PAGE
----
Evergreen Canada is a national non-profit organization operating the Evergreen Brick Works in Toronto, located inside a repurposed brick factory and uber sustainable green meeting venue. For almost 100 years until the 1980s, the factory produced bricks made out of clay dug up onsite in a huge pit in the middle of the city.
Today, the skeleton of the structure anchors the LEED Platinum facility and one of North America’s most vibrant meeting venues championing sustainability and urban renewal. In fact, in 2010, National Geographic named Evergreen one of the top 10 geotourism destinations in the world.
In 1991, Evergreen took over control of the site with a commitment to create an educational center and self-sustaining family attraction. The two main factory buildings have been left intact with their towering rusting beams and brick walls almost untouched. The east building is filled with brick kilns once used to fire the clay bricks, with railway tracks in the stone floor connecting them where workers once transported the material back and forth.
The site was derelict for years, and during that time, graffiti artists painted colorful murals across the kilns and walls for underground rave parties. The Kiln Room is now an art gallery housing permanent and revolving exhibits, such as a new show starting in May highlighting advances in transportation called MOVE: The Transportation Expo.
It’s also a party space for corporate and association groups up to about 500 in this room, although a buyout of the entire facility with full catering is possible for 2,200 pax. The edgy Mad Max Beyond Thunderdome appeal with the restored brick ovens and street art are excellent for networking, and staff is available to talk about the vast array of systems in place designed to showcase the latest advances in sustainability. I love the elevated shipping container room that can be used as a DJ booth, created by members of Discovery Channel’s Junk Raiders reality TV show.
I stopped in for one of the free weekend hour-long tours with Arlene Stein, program director. We started at a towering steel sculpture depicting the river system that carved out the ravine surrounding the facility.
“The dream has always been that we could create a sustainable operation through funds raised from tenants, corporate events, parking, donations and educational programs,” says Stein. “We have cooking classes, for example, for three different age groups including toddlers.”
“So, basically,” I ask, “this is an attraction for like-minded tourists, groups and families who want to learn more about sustainability but in a fun way.”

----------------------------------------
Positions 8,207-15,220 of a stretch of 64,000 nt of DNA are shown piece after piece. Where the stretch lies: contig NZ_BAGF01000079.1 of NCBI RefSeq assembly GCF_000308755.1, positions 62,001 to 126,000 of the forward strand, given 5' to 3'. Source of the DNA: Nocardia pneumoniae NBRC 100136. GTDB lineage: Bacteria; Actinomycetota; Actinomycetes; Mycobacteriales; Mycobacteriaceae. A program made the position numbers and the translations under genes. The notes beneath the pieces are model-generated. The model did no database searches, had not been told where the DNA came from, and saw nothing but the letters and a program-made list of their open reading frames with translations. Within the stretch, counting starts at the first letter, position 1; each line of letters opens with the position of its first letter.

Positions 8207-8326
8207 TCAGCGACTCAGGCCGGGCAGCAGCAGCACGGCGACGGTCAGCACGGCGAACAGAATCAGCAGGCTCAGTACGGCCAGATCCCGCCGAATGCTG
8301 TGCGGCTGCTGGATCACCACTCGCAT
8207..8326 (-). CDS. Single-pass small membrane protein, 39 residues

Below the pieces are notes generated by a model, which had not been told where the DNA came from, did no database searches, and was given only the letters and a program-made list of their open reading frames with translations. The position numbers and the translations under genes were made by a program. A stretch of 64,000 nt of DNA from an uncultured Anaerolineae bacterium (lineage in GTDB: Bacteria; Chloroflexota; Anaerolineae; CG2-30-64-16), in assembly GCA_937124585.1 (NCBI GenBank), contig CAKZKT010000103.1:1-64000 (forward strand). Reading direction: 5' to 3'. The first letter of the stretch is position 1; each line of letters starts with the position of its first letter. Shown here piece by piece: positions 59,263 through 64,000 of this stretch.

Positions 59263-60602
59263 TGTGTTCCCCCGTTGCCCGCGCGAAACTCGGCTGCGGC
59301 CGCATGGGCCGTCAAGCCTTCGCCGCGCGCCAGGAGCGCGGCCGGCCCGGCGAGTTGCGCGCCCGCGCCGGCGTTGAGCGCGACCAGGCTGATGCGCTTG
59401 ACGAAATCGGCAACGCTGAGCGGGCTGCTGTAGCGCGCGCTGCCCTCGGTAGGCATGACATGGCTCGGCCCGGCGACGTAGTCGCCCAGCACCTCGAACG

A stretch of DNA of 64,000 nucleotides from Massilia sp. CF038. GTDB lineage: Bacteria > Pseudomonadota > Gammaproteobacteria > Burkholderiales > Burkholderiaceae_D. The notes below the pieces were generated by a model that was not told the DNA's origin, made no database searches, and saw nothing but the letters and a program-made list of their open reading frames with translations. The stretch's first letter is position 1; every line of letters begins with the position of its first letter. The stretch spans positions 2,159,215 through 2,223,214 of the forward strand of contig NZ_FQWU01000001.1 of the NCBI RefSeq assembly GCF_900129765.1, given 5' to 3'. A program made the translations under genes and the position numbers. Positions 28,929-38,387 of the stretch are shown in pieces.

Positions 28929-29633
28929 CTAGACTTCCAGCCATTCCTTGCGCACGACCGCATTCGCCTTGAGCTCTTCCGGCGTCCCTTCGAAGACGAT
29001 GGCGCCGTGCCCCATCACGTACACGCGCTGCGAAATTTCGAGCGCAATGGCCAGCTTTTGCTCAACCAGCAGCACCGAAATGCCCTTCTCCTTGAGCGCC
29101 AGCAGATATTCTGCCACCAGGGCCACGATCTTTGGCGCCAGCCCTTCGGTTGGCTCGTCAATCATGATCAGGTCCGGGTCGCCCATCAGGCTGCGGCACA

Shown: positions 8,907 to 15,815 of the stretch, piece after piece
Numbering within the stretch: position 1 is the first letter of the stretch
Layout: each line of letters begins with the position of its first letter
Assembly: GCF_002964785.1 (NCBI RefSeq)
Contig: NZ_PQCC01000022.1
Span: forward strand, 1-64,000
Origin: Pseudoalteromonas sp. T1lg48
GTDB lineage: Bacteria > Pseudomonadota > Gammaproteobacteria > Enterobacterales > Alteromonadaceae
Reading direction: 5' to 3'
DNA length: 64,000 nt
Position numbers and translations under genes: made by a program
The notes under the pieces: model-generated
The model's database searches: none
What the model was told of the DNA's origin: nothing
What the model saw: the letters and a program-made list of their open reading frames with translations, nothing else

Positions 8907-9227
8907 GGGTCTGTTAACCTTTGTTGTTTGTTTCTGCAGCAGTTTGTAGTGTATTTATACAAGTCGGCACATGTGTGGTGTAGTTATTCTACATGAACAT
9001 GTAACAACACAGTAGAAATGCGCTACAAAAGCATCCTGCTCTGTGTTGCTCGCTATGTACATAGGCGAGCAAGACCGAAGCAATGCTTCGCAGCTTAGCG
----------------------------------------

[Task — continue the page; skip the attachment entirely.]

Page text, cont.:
“Very much so,” says Stein, who describes the overarching concept as: “From pit to paradise.”
Next to the Kiln Room, there’s an outdoor skating rink. Little kids are falling on their backsides while their parents help them up and send them off with a push. The rink in winter can be reserved for groups, and Stein explains that the heat derived from cooling the ice rink is used to heat the adjacent Cafe Belong.
The glass-walled Cafe seats 100 comfortably with a design signaling the emerging farmhouse-chic trend. Naturally, the dishes served here such as prosciutto-wrapped venison and steelhead trout gnocchi are all sustainably sourced.
Outside, there’s also a large oven made out of hay and packed mud that planners can use for casual pizza parties. And consider dropping by on Saturdays for the year-round farmers’ market.
CENTRE FOR GREEN CITIES
Adjacent to the historic brick factories, the Centre for Green Cities is housed inside a wholly modern corrugated steel facility. Together these structures are why Evergreen is considered a world class triumph in the field of adaptive reuse architecture. The ground level includes a raw concrete space with nice light for cocktails receptions and small lectures. Upstairs there are two 30-pax meeting rooms and two 60-pax meeting rooms all with natural light.
Stein shows me the open-concept office for the 80 employees who work here. The unique windows consist of three operable smaller windows that can be opened in myriad different ways to create flow within the building. Stein says the facility manager emails the staff every morning about how the windows and shades should be oriented to maximize utilities efficiency.
“We run about 70 percent less energy than what a standard building this size runs,” says Stein.
The structure is home to a variety of like-minded tenants including Outward Bound Canada. The adventure-themed life training company offers groups customized leadership and teamwork programs both offsite and at the ropes course located inside Brick Works.
It was surprisingly difficult to leave here. I spent some time in the garden store and had a long late brunch at Cafe Belong. I know I only tapped the surface of Brick Works, and I’m curious to learn more about the research and development. If you visit, drop us a line and let us know what you think.
Brick Works is located about 15 minutes from the downtown hotels. For more info, email firstname.lastname@example.org.